Call for Papers

Fifth North American Phonology Conference

Concordia University, Montreal

Theme: Phonology as Symbolic Computation

Invited speakers:
Andries Coetzee, Michigan
John Kingston, UMass
David Odden, Ohio State
Bridget Samuels, Harvard

Recent work in phonology has met with a number of recalcitrant problems.

1. Probabilistic and exemplar-based models of phonological learning and phonological computation have failed to deal with the same conceptual and empirical challenges that led to the demise of their empiricist, behaviorist forebears.

2. Objections against the computational complexity associated with derivations with multiple levels of representation have turned out to have been ill-grounded, and stubborn problems of analysis have forced 'two-level' theorists to allow complex derivations to sneak back in, as in the Stratal, Harmonic Serialism and Candidate Chains models of recent work in Optimality Theory.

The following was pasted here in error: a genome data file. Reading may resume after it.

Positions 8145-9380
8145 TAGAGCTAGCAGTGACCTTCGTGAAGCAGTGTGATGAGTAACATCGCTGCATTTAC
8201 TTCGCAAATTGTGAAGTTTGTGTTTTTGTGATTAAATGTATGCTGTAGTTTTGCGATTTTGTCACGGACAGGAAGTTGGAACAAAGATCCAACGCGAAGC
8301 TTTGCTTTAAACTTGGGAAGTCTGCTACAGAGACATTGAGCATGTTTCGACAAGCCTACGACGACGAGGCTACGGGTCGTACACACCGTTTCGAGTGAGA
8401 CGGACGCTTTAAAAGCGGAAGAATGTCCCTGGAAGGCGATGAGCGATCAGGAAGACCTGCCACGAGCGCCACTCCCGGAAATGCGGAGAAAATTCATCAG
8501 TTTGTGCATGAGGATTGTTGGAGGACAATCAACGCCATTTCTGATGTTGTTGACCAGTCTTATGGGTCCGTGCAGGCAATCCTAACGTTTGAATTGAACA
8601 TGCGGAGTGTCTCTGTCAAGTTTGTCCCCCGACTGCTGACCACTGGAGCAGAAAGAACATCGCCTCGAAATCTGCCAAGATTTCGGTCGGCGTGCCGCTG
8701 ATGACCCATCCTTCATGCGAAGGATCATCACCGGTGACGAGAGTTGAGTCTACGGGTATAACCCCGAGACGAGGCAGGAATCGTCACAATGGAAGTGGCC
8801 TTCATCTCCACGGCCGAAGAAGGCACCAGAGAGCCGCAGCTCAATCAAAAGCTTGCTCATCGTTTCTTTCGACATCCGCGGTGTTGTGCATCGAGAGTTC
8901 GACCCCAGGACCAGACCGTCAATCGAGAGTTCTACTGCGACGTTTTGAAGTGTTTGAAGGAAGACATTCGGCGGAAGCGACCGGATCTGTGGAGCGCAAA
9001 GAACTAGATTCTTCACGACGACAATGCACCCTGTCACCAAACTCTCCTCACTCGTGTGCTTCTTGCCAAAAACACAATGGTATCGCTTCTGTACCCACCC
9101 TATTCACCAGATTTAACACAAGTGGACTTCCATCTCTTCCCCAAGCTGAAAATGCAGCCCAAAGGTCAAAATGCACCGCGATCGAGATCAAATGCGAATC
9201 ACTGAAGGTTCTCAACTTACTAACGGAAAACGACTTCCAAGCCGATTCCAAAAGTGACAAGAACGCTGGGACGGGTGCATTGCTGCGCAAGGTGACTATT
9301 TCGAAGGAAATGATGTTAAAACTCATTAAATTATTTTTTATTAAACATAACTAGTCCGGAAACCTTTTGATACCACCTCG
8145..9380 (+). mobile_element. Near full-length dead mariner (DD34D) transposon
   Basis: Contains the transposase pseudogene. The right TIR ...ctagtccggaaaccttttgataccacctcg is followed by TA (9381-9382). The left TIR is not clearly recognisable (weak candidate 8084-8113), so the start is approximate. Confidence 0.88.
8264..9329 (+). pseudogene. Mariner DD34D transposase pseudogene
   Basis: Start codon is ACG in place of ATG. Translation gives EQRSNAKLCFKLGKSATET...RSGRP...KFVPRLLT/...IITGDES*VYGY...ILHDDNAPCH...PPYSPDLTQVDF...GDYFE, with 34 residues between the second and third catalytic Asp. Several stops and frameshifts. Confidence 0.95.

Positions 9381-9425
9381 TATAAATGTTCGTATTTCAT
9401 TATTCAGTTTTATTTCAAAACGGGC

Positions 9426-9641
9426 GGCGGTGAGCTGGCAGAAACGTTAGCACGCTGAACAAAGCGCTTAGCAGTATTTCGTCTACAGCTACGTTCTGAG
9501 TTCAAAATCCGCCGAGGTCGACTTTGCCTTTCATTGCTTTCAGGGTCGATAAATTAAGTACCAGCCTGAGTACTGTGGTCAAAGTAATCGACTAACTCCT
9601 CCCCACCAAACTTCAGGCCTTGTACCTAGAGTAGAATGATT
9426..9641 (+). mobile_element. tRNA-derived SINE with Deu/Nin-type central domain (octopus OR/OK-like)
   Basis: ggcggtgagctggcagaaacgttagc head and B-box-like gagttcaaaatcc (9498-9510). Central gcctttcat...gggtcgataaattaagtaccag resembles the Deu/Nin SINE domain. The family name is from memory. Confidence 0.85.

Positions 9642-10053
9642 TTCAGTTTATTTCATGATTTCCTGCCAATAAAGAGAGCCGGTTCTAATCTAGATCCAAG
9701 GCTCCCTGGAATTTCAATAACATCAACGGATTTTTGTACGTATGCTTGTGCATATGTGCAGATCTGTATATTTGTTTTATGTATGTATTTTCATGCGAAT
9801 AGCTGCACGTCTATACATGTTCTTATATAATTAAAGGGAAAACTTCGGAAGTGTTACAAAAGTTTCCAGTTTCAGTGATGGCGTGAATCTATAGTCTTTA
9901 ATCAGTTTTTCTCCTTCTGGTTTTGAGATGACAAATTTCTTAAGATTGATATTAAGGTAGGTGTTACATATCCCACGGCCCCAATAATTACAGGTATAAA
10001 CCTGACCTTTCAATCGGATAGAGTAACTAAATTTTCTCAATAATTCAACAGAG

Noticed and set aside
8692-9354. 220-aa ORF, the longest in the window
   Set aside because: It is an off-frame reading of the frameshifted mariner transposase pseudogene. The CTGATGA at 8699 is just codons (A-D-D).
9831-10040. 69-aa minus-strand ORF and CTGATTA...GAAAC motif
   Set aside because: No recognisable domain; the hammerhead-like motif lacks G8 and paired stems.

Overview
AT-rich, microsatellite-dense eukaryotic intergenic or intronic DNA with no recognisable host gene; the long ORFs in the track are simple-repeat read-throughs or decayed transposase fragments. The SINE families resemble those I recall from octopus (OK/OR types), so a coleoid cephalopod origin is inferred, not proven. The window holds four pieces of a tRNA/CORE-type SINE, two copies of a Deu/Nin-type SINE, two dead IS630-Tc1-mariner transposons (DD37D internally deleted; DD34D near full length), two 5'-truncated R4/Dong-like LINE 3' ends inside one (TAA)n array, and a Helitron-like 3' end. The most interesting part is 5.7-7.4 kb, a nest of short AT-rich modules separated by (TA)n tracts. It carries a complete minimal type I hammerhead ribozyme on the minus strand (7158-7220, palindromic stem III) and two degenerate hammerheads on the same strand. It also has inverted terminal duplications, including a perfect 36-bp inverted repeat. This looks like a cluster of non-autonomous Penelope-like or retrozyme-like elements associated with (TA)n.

3. The grounding of constraints in markedness 'theory' remains an elusive goal that fails on both logical and empirical grounds to provide explanations.

In this context, we invite papers on the prospects of future research in Good Old Fashioned Phonology (GOFP, an adaptation of Haugeland's Good Old Fashioned Artificial Intelligence). That is, we propose an exploration of phonology as a substance-free, symbolic computation system. Papers critiquing GOFP are also very welcome.

A substance-free theory considers the formal properties of a grammar without regard for transduction between symbols in the grammar and the input and output systems involved in language acquisition and use. Relevant sources for this position in phonology and elsewhere are Hjelmslev and Uldall (see Fudge 2006:88), Chomsky and Halle (1968), Kaplan 1987, Hale and Reiss (2000, 2008) and Pylyshyn (2003).

Formal topics might include the use of quantifiers or operator-variable structures, computation of locality, computational power of phonological grammars, and formal grammar and biolinguistic considerations.

Abstracts should be sent in pdf format to cogsci AT alcor.concordia.ca, up to 3 pages in length. Anonymity is not required.

Organizers:
Concordia Linguistics Program »
Concordia Linguistics Student Association »
Concordia Cognitive Science Group »
Computational Linguistics at Concordia »